The Internal Revenue Service doesn't let you deduct mortgages or liens when figuring the tax on capital gains from property sales, even though you must pay them off in order to sell with clear title. A mortgage is both contracted for and paid off during the buy-and-sell process, so it all evens out. This doesn't mean you'll get hit with a huge tax bill when you sell, however. In fact, you probably won't, thanks to IRS exclusions that apply to homeowners.
If you have sold your house for a profit, you may be liable for capital gains taxation. However, given the number of credits and deductions offered to homeowners, there is also a possibility that you will not owe any capital gains taxes.
Figuring Your Tax Basis
The IRS doesn't care how you paid for your home when you purchased it. Your property's basis for capital gains tax begins with the purchase price regardless of how you financed the transaction. For example, if you paid $300,000 for the home, your tax basis is $300,000, even if you took out a mortgage for $270,000. You can add to the $300,000 figure, however, if you made any home improvements. If you added a sun room and it cost you $60,000, your tax basis becomes $360,000. The higher your basis, the less capital gains you'll typically realize.
Calculating Your Gain
After you determine your basis, you can deduct it from the sales price when you sold your house to determine your capital gain. For example, if you sell your home for $400,000 and its basis is $360,000, you have a $40,000 capital gain. You can whittle away from this a little more, however, by deducting costs incident to the buy-and-sell process. For example, you can subtract mortgage points or prepaid interest you paid at closing when you purchased the property, and you can deduct expenses such as your broker's commission and legal fees that you paid as part of the sale. You can also deduct anything you spent to spruce the place up to sell it, provided you made the repairs and cosmetic improvements within three months of the sale date. If these additional costs add up to $16,000, your capital gain becomes only $24,000.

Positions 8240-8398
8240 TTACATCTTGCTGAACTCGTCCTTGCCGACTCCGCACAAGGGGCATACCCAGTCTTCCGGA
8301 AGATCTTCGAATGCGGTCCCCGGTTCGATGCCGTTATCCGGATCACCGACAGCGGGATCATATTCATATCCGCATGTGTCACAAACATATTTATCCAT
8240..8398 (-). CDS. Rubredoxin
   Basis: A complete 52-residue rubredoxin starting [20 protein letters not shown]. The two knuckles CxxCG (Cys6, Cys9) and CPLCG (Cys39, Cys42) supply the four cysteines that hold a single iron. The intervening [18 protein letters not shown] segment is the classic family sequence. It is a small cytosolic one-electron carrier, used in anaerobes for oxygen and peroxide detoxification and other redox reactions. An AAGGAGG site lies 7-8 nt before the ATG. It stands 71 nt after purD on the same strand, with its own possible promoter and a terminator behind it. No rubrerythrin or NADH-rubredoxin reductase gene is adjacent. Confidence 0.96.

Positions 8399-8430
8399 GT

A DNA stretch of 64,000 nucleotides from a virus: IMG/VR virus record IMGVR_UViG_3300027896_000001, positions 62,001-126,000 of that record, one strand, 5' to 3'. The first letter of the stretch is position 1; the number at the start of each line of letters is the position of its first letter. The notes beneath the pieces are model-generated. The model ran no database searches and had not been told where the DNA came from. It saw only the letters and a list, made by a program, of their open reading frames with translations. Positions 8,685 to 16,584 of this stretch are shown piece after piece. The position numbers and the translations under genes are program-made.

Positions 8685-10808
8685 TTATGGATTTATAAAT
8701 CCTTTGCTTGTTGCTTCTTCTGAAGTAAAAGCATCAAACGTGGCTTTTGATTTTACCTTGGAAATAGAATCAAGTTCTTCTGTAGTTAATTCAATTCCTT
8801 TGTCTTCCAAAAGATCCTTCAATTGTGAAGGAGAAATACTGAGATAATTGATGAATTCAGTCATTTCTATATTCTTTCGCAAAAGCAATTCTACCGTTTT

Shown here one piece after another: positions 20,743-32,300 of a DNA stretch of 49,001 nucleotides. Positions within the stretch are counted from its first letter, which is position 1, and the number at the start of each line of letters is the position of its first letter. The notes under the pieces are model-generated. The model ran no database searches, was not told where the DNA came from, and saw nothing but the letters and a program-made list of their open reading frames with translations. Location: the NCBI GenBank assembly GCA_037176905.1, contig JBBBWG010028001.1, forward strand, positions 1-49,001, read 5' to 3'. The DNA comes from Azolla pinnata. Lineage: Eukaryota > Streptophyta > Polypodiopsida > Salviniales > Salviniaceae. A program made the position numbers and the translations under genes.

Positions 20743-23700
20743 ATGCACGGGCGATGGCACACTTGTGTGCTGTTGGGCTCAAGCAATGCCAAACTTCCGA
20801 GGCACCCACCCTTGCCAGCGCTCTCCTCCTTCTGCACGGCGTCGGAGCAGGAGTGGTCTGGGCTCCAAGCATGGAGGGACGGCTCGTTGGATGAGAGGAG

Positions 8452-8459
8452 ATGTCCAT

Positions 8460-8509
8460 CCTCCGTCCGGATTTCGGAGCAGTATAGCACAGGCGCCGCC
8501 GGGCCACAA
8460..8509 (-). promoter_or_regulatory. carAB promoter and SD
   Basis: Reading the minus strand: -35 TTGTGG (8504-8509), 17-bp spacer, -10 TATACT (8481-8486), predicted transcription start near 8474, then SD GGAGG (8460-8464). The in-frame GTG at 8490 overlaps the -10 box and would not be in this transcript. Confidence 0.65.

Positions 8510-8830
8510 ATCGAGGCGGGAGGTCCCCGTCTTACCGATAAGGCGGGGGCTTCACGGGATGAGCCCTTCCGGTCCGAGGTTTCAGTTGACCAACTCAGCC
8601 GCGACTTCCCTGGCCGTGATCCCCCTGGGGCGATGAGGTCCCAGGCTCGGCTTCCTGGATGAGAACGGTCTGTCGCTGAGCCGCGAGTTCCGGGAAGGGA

Qualifying For an Exclusion
The IRS allows you to exclude capital gains of up to $250,000, or $500,000 if you're married filing jointly, from tax. You can only use this exclusion once every two years, however, and you must qualify by having lived in your home for two out of the five years preceding the sale. In addition, the house must have been your primary residence. More details about exclusions are available in IRS Publication 523. If you don't qualify, the IRS taxes capital gains for most taxpayers at a rate of 15 percent as of 2018. This increases to 20 percent if your adjusted gross income exceeds $418,400 if single or $470,700 if married and filing a joint return.
Suspension of Residency Tests for Exclusion
If unforeseen circumstances prevent you from qualifying for the full exclusion because you don't meet the residency requirements, you might still qualify for a partial exclusion, which is typically a percentage equal to the amount of time you did reside in your home. For example, if you only lived there for a year instead of the two typically required, you could exclude $125,000 if you're single, or half the exclusion amount. This rules applies if a job change forces you to relocate, or if you become seriously ill so you can no longer afford the mortgage payments and must sell. The two-year residency rule is waived for members of the military who must relocate due to service requirements. If you sell because your spouse has died, you can still take the $500,000 exclusion reserved for married couples if you do so within two years.
Beverly Bird has been writing professionally for over 30 years. She is also a paralegal, specializing in areas of personal finance, bankruptcy and estate law. She writes as the tax expert for The Balance.